Symbols are objects, characters, figures, and colors used to represent abstract ideas or concepts.

Rodin's "The Thinker"

Yank's impression of Rodin's statue, "The Thinker" is symbolic of Yank's need to think. While he physically embodies the cultural symbol of a "thinker" he cannot think himself. Every time O'Neill's stage direction calls for the actor to take the position of "The Thinker" Yank has come up against an obstacle that cannot be tackled by any other means but thought—when Yank cannot process the realities before him. After Yank is thrown out of the I.W.W he immediately gets into "The Thinker" pose. He is desperate to make sense of his situation and understand why the union would throw him out

The real ape in Scene Eight is the only other character that takes "The Thinker" position. The ape sharing this habitual body position reflects on Yanks own animalistic state—his mode of thought is no more advanced than the ape's.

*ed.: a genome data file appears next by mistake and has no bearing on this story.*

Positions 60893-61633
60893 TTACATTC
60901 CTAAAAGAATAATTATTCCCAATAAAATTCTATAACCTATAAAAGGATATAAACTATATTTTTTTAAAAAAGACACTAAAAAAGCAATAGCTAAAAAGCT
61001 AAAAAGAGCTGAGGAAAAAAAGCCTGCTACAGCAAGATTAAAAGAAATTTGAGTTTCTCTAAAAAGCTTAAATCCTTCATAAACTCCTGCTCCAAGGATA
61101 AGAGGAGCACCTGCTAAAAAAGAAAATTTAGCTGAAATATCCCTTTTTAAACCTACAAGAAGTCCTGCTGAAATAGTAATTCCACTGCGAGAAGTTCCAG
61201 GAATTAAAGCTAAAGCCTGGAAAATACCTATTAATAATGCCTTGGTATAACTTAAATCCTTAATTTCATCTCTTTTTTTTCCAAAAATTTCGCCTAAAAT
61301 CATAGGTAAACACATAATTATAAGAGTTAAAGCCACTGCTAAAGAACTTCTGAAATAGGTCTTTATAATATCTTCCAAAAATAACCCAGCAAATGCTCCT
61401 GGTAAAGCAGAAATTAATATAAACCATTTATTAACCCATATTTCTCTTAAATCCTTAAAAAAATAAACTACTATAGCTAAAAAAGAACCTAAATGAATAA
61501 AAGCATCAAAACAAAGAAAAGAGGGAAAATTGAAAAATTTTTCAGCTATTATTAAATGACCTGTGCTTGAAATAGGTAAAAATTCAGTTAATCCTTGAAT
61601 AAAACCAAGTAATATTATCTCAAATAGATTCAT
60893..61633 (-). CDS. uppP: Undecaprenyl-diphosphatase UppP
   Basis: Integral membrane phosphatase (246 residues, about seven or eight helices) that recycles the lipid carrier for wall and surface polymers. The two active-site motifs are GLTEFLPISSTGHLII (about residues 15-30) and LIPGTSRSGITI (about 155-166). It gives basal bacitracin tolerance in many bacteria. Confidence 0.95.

Apes are everywhere in The Hairy Ape: Yank is called an ape, Yank thinks he is an ape, Mildred thinks she sees an ape, Yank tells people he is an ape, Senator Queen writes that the Wobblies will degenerate American civilization "back to the ape" and, most importantly, there is a real live ape in Scene 8. The ape symbolizes man in a primitive state before technology, complex language structures, complex thought or money was necessary. The ape represents man that is not only behind in an evolutionary sense, but is free of class, technology and other elements of modern society. The ape is only concerned with survival.

Thus Yank, constantly compared with apes, does share some characteristics with his early primate relatives. Yank, like the ape, struggles with thought, doesn't understand the class system, has at best basic language skills and is most concerned with his survival on Earth. In addition, male apes are known to be very territorial, obstinate, bull headed and aggressive—all descriptors that could be used to describe Yank.


Steel is both a symbol of power and oppression in The Hairy Ape. While Yank exclaims in Scene One that he is steel, "the muscles and the punch behind it," he is all the while penned in a virtual cage of steel created by the ship around him. Steel creates other cages in the play—Yank's jail cell and the cell of the Ape. Steel is also oppressive because it creates jobs like Yank's, it is symbolic of the technology that force Yank and the Firemen into slave-like jobs.